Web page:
Short Portrait: Johannes W. Raum

Johannes W. Raum
Johannes W. Raum

Prof. Dr. em Johannes W. Raum was born in 1931 in Bumbuli, Tanzania. His father, Otto Raum, was a social anthropologist and africanist. Moreover, his grandfather had worked as a missionary in Africa, where he also did anthropological and linguistic research. In 1934 Raum and his family moved London. Four years later, they relocated in South Africa, where Raum eventually finished school.

In 1950 Raum took up his studies at the University of Cape Town. Due to his interests he chose History as his major subject, as well as German Philology. Raum initially planned to become a teacher but also developed a growing interest in Anthropology. He chose English and Social Anthropology as his further subjects. Monica Wilson, Leonard Thompson, Jack Simons and A.J.H. Goodwin were among his teachers. In 1952 Raum completed his Bachelor of Arts. A year later he received his Master of Arts in History.

Eventually Raum moved to Germany, where he began to study Educational Sciences at the Ludwig-Maximilians-University Munich. He also attended courses on Psychology and History. Moreover, Raum began to visit lectures on Anthropology at the Institute for Ethnology and African Studies. In 1962 he completed his PhD thesis on Educational Sciences.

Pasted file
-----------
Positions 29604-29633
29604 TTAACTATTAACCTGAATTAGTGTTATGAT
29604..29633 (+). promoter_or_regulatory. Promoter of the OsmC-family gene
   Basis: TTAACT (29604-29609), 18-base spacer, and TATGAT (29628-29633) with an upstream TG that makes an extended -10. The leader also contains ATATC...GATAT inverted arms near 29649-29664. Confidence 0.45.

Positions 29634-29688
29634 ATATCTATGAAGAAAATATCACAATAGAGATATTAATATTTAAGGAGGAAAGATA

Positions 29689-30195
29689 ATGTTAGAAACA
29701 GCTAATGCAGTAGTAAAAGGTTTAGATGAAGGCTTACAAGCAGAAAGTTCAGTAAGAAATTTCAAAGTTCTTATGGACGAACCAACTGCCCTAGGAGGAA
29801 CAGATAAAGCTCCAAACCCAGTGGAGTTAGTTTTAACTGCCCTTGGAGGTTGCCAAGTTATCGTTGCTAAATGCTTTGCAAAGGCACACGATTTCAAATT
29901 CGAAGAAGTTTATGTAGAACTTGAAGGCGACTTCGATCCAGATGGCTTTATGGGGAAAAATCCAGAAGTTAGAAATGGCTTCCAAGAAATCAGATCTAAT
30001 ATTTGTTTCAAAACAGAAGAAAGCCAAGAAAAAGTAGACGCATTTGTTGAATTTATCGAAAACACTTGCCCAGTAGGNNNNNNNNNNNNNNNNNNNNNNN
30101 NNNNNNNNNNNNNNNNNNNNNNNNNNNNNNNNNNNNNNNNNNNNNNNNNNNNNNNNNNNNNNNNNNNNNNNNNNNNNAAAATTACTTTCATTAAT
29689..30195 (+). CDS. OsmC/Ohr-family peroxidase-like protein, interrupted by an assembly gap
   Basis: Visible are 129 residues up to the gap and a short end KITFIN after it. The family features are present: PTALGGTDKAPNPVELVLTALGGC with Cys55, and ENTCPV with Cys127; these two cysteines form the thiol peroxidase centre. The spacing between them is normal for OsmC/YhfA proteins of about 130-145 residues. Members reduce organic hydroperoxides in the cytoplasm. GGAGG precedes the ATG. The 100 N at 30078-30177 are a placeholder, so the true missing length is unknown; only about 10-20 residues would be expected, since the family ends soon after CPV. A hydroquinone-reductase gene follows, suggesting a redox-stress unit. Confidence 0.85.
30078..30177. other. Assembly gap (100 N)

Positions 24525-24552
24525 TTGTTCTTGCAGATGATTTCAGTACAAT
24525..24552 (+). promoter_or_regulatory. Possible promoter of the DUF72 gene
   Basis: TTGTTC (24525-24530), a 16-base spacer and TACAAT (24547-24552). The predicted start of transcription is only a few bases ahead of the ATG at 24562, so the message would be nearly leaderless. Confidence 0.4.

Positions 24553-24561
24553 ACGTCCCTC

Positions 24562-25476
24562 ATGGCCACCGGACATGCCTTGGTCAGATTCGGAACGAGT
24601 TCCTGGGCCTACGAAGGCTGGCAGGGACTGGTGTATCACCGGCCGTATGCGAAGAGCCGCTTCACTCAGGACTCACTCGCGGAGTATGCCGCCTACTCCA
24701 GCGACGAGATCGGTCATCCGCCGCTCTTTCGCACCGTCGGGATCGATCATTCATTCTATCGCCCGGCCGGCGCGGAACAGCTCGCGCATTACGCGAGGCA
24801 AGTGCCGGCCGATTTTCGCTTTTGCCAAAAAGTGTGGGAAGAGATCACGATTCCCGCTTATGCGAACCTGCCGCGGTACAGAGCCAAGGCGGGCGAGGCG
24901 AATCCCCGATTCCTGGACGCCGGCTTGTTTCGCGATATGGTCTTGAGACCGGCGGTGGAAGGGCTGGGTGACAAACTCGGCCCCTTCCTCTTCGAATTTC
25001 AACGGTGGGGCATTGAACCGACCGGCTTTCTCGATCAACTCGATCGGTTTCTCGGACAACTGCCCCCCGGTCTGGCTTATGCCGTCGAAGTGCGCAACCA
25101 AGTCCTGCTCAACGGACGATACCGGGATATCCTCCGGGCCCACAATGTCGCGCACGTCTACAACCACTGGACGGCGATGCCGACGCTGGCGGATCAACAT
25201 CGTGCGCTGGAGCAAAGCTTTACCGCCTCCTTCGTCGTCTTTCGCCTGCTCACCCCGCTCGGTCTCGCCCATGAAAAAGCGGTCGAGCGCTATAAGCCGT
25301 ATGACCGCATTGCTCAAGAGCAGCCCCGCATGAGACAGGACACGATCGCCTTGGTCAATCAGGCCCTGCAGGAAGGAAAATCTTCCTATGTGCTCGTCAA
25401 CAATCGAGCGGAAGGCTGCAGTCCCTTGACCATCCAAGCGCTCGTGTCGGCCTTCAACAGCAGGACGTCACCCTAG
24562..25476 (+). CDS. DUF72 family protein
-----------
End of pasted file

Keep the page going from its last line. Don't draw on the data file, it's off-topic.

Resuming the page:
After a brief period of working as a teacher, Raum took up an assistant position at the Institute for Ethnology and African Studies in Munich in 1963, where Hermann Baumann held a full professorship. Raum not only was responsible for translation work and the library but eventually began lecturing (e.g. on Social Anthropology , Anthropology of Law, kinship etc.). Moreover, he became secretary of the German Association of Anthropologists(Deutsche Gesellschaft für Völkerkunde, DGV).

In 1974 Raum completed his habilitation thesis and eventually took part in a research project at the Center for Interdisciplinary Research (Zentrum für Interdisziplinäre Forschung, ZIF) in Bielefeld. After his return to Munich, Raum became an associated professor at the Institute for Ethnology and African Studies. Moreover, he held a visiting professorship at the Department of Cultural and Social Anthropology in Tübingen in 1979.

Since 1980 Raum held a full professorship at the Institute for Ethnology and African Studies in Munich, where he lectured on a wide range of topics. He retired in 1997.

Raum passed away March 4th, 2014. The death notice was adorned with the following phrase: "Woza, sibuyele KwaZulu lapho abanto befa bekhuluphene!" (Come, lets go tu Zululand, where men die stoutly)

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